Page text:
Last Thursday will be a day I will remember but hopefully all involved will never have to witness again.
The day was spent on the Somerset Levels evacuating the Winslade family farm and then their neighbours on the following day. Devastating and horrific would be how I would describe their situation, bringing many to tears.
The water was waist deep in the farm entrance and driving along single lane roads so deep in water you cannot see the hedges or ditches either side was extremely dangerous. In convoys of up to 10 cattle trailers, we took every animal to the local auction centre where they were either sold the following weekend or distributed to local farmers. That night the River Parrett could not cope again and the water level rose another metre, meaning sheds where we loaded cattle were now in 0.9 metres (3ft) of water. We got the animals out just in time.
This meant the neighbouring farms which were thought to be safe now had to be evacuated on the Friday. It was a sombre mood when we left the Winslade’s farm on the Friday night for the last time. The water was now knee deep in the houses on the farm and deeper in some of the sheds, this would be the last time a tractor would be able to get in – it was just too deep and dangerous.
What was humbling was the coming together of famers to help, either in getting the cattle out or donating food. It was a real show of strength with not one Environment Agency (EA), army or police member helping. We just got on with it as they were busy ‘saving’ houses in Moorland.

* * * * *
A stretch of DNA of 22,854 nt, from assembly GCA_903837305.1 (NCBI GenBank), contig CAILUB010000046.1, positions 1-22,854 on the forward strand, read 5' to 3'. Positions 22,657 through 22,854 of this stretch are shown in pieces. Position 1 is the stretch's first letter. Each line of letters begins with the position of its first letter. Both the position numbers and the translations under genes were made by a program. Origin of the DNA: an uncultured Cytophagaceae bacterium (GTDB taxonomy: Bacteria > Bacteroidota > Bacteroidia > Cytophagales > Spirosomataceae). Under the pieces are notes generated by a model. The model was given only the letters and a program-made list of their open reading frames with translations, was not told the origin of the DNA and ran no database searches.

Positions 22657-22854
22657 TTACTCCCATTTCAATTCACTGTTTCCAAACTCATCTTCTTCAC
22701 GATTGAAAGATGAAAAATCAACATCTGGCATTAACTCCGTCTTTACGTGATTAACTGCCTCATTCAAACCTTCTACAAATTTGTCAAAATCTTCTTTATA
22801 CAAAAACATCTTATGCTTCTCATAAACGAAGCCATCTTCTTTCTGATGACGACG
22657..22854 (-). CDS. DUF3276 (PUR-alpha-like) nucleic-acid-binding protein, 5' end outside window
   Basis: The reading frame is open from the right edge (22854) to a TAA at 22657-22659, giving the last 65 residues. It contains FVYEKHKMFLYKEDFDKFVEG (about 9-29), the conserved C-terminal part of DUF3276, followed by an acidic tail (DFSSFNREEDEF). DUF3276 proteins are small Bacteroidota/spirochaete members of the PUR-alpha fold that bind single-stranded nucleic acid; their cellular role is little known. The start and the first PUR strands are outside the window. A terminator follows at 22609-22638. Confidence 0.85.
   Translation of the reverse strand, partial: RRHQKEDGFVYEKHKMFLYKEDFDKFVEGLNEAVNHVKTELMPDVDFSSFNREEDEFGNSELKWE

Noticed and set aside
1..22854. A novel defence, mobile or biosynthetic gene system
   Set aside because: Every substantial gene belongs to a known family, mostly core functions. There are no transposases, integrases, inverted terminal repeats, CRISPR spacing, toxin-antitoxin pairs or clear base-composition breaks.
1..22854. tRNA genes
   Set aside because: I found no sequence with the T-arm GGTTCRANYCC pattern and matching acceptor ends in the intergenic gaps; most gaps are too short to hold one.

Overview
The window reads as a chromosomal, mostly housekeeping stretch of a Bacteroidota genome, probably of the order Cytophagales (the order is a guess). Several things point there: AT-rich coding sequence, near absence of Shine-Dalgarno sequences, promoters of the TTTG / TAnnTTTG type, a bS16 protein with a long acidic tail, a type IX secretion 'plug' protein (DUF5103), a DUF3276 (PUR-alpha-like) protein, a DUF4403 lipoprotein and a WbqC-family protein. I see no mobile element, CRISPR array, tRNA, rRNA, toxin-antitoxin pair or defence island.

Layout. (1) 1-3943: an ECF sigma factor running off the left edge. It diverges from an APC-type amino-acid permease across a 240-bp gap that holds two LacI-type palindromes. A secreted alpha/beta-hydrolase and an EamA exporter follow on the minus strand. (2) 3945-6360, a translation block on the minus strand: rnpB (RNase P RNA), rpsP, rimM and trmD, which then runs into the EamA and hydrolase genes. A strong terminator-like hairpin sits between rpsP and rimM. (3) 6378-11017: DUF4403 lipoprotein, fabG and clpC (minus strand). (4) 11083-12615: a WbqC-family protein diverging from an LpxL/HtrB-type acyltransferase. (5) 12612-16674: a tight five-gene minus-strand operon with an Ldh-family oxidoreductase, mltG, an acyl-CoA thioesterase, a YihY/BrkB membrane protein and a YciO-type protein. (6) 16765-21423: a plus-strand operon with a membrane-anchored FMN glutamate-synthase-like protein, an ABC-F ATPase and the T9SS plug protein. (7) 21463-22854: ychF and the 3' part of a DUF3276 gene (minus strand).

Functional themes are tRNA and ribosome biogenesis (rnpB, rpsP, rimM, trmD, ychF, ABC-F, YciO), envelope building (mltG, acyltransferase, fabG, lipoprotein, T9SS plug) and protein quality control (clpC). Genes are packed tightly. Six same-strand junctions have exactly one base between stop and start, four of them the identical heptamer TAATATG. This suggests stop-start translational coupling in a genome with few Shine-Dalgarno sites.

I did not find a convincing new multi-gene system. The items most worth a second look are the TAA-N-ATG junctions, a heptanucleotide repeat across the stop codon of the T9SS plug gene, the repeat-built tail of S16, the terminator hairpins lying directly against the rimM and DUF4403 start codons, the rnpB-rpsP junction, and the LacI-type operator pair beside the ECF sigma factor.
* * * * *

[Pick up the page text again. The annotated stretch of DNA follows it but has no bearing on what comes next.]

So what now? The policies of, and the EA itself, are not fit for purpose. The ideological naturalists and environmentalists have had too much influence. Even the chairman has not got the qualifications for the job.
They need to listen to the local farmers and residents like the Winslades who have lived in these areas for generations. They should decide the policies not Westminster. As for the rest of us, straw and forage donations should be sent to email@example.com.
Rodney Down farms with his wife Claire at Higher Wrantage Farm, Taunton, Somerset, with 125ha (307 acres) on a farm business tenancy and a further 323ha (800 acres) rented and contract farmed. He milks 300 Holstein Friesians and runs 350 beef cattle and followers. The farm includes 180ha (445 acres) feed wheat and 61ha (150 acres) of maize.